The US Department of Justice (DoJ) has ended its investigation of Eni over the OPL 245 affair and Algeria, the Italian company has said, without taking any further action.
The DoJ, in comments reported by Reuters, said the implication that the inquiry into OPL 245 had been halted owing to a lack of evidence was “misleading”. The US has reserved the right to re-open its investigation if circumstances change. The DoJ has stepped back from the case while a court in Milan prosecutes Eni and Shell.
Eni had reported itself to the US authorities over OPL 245, which focuses on alleged misdoings in Nigeria, and in Algeria following investigations from the Milan Public Prosecutor. Eni’s annual report said it had informed both the DoJ and the Securities and Exchange Commission (SEC), but gave no comment on whether the SEC had also closed out its investigation. The company has not responded to requests for clarification at the time of going to press.
Eni said that “neither the company nor its management” had been involved in the alleged corrupt activities around OPL 245. The company had commissioned an investigation in 2017 into its activities by a US law company, which found no evidence of corruption on the transaction. It said that it believed the charges being considered in Milan would be found to be groundless.
The Italian company modified its statement, which had originally suggested the DoJ had halted its investigation over a lack of evidence.”Eni’s misleading statement to the market should raise serious questions,” said Global Witness’ Barnaby Pace.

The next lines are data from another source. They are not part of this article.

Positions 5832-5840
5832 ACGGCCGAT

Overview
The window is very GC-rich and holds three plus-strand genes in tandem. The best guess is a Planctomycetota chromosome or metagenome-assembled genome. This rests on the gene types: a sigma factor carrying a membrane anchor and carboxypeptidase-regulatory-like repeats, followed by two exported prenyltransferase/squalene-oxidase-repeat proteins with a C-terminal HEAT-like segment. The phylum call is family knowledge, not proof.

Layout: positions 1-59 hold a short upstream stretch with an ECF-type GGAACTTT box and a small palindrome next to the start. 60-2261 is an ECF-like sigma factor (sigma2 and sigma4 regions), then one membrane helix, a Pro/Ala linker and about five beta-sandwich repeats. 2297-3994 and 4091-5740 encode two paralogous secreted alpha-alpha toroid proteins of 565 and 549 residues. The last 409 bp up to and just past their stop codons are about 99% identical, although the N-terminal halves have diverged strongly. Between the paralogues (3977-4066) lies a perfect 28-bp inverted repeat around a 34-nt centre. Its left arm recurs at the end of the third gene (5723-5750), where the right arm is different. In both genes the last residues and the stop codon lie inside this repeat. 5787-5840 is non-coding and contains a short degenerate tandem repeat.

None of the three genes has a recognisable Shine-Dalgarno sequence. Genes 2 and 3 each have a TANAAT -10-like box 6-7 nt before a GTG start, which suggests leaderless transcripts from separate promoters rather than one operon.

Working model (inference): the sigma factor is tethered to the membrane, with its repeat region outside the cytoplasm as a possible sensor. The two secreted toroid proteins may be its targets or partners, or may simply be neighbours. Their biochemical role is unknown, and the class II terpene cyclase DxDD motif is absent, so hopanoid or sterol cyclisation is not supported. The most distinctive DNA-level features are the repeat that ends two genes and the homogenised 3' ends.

Shell and Eni acquired OPL 245 in 2011, paying a signature bonus of $1.3 billion to the Nigerian government. Abuja then appears to have distributed some of the cash to various well-connected individuals. Some of the witnesses in the Milan case have even implicated Nigeria’s former president Goodluck Jonathan. A recorded conversation of high-ranking Shell officials in 2016 flagged some worries about potential Foreign Corrupt Practices Act (FCPA) violations.
Eni also said the Milan court had previously acquitted it of wrongdoing around its activities in Algeria. The accusations around the Algerian case include a contract between Saipem and Sonatrach, over the construction of the GK3 gas pipeline in addition to work on the Menzel Ledjmet East (MLE) field. Saipem was previously a subsidiary of Eni.
While the DoJ decision to stop its investigation is clearly a positive development for Eni, the company is under intense scrutiny domestically. Last week, it had to deny accusations of a conflict of interest between its CEO Claudio Descalzi and the company’s business in Congo Brazzaville.
Meanwhile, the Milan court continues to probe the OPL 245 affair. A federal court in Geneva has recently ruled that a suitcase full of documents seized in 2016 from Nigerian businessman Emeka Obi can be sent to the Milan court – and to Dutch prosecutors.
Obi was a middleman involved in the deal and was sent to prison for four years in September 2018, who unwittingly triggered much of the interest in the deal as a result of a lawsuit that he filed in London in 2013. Obi had complained that he had not received his fair share of proceeds from the 2011 sale.